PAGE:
Muzzle Brake Identification

#1
Gentlemen,

I wonder if anyone can identify the muzzle brake in the pictures shown. I believe it is from a 4.5inch gun but can not find a reference to it. The measurements are:

Height 44cm
Hole at threaded end, 17omm diameter
Hole at muzzle exit 122-125mm diameter

Serial number NG 82770
NSN 015.99.964.5047

I would be even more grateful if someone could identify which ship it came off using the serial number, if indeed it is from a 4.5inch. I have quite a good knowledge of land Arty equipment and am fairly confident it is not from a land piece.
image.jpg image.jpg image.jpg
Thank You
 
#5
It won't have been assigned to any particular ship or even any particular gun mounting. Barrels, along with muzzle brakes are changed at regular intervals. During its service life it may have moved from ship to workshop, on to another ship and so on.

The only way to find it's service history would be to gain access to the Gun Memos associated with the ordnance.
As the muzzle brake in the picture is not attached to the barrel, that would probably be quite a challenge.
 

Ninja_Stoker

War Hero
Moderator
#6
As a Stoker, I feel it would look nicer filled with about four litres of John Innes Number 3 with 'Mahogany Jewel' Nasturtiums grown from seed and 'Lucia Dark Blue' lobelia plugs in the upper flash suppressor apertures, placed in a sunny aspect. Feed regularly.
 
#8
Yep, Mk8, recognise the grooves in the end where we used to put greased cotton to form a cross. Used for alignment with the bore scope in the breach.
If you look carefully you might see the marks from using a gert big length of scaffold to try and take it off after a shoot!
Oh bugger, only 34 years ago since I last did that!
 

(granny)

RIP
Book Reviewer
#15
I retired as MRCPOGI at HMS Cambridge in 1974. The Mk 8 was undergoing trials around that period. For the life of me I can't remember seeing a muzzle break on the mounting!
 

Ninja_Stoker

War Hero
Moderator
#16
One thing that surprised me during the Falklands campaign, was something that had never occurred to me - the barrels wear out and need changing after a few hundred shots are fired.
 
#17
One thing that surprised me during the Falklands campaign, was something that had never occurred to me - the barrels wear out and need changing after a few hundred shots are fired.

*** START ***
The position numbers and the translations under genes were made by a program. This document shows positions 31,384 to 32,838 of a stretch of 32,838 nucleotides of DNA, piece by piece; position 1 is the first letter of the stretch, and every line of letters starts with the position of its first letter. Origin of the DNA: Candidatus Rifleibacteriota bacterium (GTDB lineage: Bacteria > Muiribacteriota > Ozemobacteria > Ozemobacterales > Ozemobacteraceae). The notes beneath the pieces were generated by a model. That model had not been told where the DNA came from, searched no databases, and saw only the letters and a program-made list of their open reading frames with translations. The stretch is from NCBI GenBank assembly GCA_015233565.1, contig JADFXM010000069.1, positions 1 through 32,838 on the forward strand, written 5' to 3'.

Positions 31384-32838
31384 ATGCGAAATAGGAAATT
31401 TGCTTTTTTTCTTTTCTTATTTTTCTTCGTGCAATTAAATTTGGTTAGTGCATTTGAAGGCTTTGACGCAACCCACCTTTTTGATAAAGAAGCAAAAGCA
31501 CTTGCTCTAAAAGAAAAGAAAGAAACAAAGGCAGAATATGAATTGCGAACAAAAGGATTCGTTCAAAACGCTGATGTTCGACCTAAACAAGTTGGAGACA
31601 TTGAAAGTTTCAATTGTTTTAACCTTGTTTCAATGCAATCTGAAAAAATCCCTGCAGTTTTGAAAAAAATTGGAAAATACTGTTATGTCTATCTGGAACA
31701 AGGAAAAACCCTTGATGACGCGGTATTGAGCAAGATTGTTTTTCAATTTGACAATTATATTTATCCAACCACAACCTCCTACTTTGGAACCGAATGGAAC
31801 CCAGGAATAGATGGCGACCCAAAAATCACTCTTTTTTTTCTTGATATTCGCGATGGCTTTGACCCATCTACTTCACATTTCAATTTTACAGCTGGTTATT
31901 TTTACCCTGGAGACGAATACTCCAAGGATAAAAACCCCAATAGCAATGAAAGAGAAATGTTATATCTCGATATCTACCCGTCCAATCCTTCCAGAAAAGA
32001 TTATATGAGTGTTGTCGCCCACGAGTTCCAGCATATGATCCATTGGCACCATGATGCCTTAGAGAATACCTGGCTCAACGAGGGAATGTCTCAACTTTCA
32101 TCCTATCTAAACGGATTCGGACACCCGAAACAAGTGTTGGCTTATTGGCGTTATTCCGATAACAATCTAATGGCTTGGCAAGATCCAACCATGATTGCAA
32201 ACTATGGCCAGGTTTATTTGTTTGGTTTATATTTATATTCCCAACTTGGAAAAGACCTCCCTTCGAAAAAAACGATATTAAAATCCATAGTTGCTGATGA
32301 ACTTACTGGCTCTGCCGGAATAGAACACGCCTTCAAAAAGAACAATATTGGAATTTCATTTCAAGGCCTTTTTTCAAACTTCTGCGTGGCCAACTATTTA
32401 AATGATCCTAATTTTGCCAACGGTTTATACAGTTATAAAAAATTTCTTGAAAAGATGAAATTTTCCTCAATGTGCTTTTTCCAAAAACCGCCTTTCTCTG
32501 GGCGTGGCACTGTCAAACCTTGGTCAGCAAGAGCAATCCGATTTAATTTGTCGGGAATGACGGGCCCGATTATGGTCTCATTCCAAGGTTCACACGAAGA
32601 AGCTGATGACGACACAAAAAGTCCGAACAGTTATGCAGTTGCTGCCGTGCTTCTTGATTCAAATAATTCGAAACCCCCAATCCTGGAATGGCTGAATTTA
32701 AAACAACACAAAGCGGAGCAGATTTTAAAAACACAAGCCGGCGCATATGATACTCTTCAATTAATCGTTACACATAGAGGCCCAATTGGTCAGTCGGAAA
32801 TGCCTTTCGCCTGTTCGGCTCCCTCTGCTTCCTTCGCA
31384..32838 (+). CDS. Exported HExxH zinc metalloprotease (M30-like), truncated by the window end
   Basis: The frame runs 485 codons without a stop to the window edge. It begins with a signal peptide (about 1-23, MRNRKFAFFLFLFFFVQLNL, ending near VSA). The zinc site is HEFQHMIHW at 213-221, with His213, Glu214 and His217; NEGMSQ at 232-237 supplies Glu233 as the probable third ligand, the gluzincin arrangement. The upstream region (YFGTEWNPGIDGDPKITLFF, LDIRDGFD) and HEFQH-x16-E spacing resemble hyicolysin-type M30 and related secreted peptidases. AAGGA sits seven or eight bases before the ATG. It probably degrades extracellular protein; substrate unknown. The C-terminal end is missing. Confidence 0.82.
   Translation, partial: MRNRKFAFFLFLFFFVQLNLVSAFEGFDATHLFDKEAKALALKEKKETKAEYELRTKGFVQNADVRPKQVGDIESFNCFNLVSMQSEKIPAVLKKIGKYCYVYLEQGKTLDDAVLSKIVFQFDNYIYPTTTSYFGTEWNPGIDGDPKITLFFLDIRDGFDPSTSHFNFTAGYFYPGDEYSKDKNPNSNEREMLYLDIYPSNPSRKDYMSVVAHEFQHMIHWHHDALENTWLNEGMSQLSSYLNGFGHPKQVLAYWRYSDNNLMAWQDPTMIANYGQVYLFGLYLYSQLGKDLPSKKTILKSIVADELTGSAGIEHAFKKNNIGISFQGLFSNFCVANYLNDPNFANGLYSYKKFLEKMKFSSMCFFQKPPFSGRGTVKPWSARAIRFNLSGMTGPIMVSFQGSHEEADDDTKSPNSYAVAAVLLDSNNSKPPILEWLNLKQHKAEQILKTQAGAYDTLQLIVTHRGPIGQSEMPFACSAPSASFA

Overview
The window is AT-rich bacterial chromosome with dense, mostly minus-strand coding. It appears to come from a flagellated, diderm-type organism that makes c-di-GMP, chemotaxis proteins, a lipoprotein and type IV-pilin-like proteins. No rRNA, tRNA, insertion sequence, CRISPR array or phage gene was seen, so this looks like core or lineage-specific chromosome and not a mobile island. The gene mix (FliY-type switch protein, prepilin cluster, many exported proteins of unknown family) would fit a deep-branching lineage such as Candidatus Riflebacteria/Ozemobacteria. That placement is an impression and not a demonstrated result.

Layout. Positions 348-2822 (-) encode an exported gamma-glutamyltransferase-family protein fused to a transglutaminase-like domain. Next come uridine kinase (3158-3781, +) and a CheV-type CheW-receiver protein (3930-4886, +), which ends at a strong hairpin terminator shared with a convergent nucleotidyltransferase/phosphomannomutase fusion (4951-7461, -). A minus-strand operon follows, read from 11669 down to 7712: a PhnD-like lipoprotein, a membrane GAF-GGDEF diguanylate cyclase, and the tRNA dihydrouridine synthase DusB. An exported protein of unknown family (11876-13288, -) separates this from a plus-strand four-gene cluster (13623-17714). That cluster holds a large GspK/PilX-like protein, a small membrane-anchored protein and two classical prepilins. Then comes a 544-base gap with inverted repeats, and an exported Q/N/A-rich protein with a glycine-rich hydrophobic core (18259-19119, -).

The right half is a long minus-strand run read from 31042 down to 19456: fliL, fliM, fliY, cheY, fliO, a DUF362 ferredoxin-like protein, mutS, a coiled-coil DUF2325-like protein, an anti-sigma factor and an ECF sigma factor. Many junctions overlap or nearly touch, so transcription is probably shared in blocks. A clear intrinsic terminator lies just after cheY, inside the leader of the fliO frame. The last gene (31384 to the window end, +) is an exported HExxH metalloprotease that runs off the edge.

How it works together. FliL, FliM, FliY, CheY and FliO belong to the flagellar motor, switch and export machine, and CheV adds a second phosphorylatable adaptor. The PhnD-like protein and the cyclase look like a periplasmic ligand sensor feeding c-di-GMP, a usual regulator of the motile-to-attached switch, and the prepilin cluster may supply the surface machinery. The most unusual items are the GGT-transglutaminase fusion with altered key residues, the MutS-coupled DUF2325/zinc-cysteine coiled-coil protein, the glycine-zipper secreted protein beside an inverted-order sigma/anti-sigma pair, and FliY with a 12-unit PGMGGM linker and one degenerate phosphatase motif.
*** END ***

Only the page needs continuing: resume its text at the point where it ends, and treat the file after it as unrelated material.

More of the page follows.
Alacrity (my old gun, but I left the ship before the conflict) had to leave the FI because her barrel was 'out of life'. In the (para phrased) words of Skipper Chris Craig, 'I'll keep going until the bloody thing falls off!', in the words of MOD 'No!'
 
#18
One thing that surprised me during the Falklands campaign, was something that had never occurred to me - the barrels wear out and need changing after a few hundred shots are fired.
4.5" Mk8 barrel life is measured in thousands of rounds, not hundreds *. The exact figure may still be classified so I won't mention it here.
Normally the opportunity for barrel changes can be planned into a ship's programme, refits, DEDs, (or whatever they're called now) and AMPs. In the case of the Falklands a much larger number of rounds were fired than would have otherwise have been expected between maintenance periods.
A series inspection takes place every few hundred rounds - this does not normally require barrel removal but does involve MoD personnel crawling all over the gun.

At HMS Cambridge we were frequently doing barrel changes because we were given the gash barrels that were approaching lifex. It made sense to get pusser's money's worth out of them and allow ships to have the 'new or nearly new' barrels to minimise the disruption to the ships' programmes.

* Edited to add: I've just remembered that the earlier manufactured barrels had a life in the low thousands which may have been expressed in terms of 'umpteen hundred'.
 
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#19
I retired as MRCPOGI at HMS Cambridge in 1974. The Mk 8 was undergoing trials around that period. For the life of me I can't remember seeing a muzzle break on the mounting!
Granny, Im intrigued about this. The muzzle brake is designed to slow the recoil down, (hence the term 'brake'), by absorbing 50% of the recoil forces, with the recuperators and recoil cylinder absorbing 25% each and limiting recoil to around 15 inches.
This assisted with reducing recovery time and allowed an increased rate of fire.
Without the muzzle brake there would have been a catastrophic failure on firing involving the destruction of most of the working parts of the cradle.

Having said that, as you say it was a trial period - maybe they were testing something I'm unaware of, (like the 'pack-back' firings on the 4.5" Mk6), although given the relatively flimsy nature of the alloys used in the elevating structure of the Mk8 I can't really see it happening.
 
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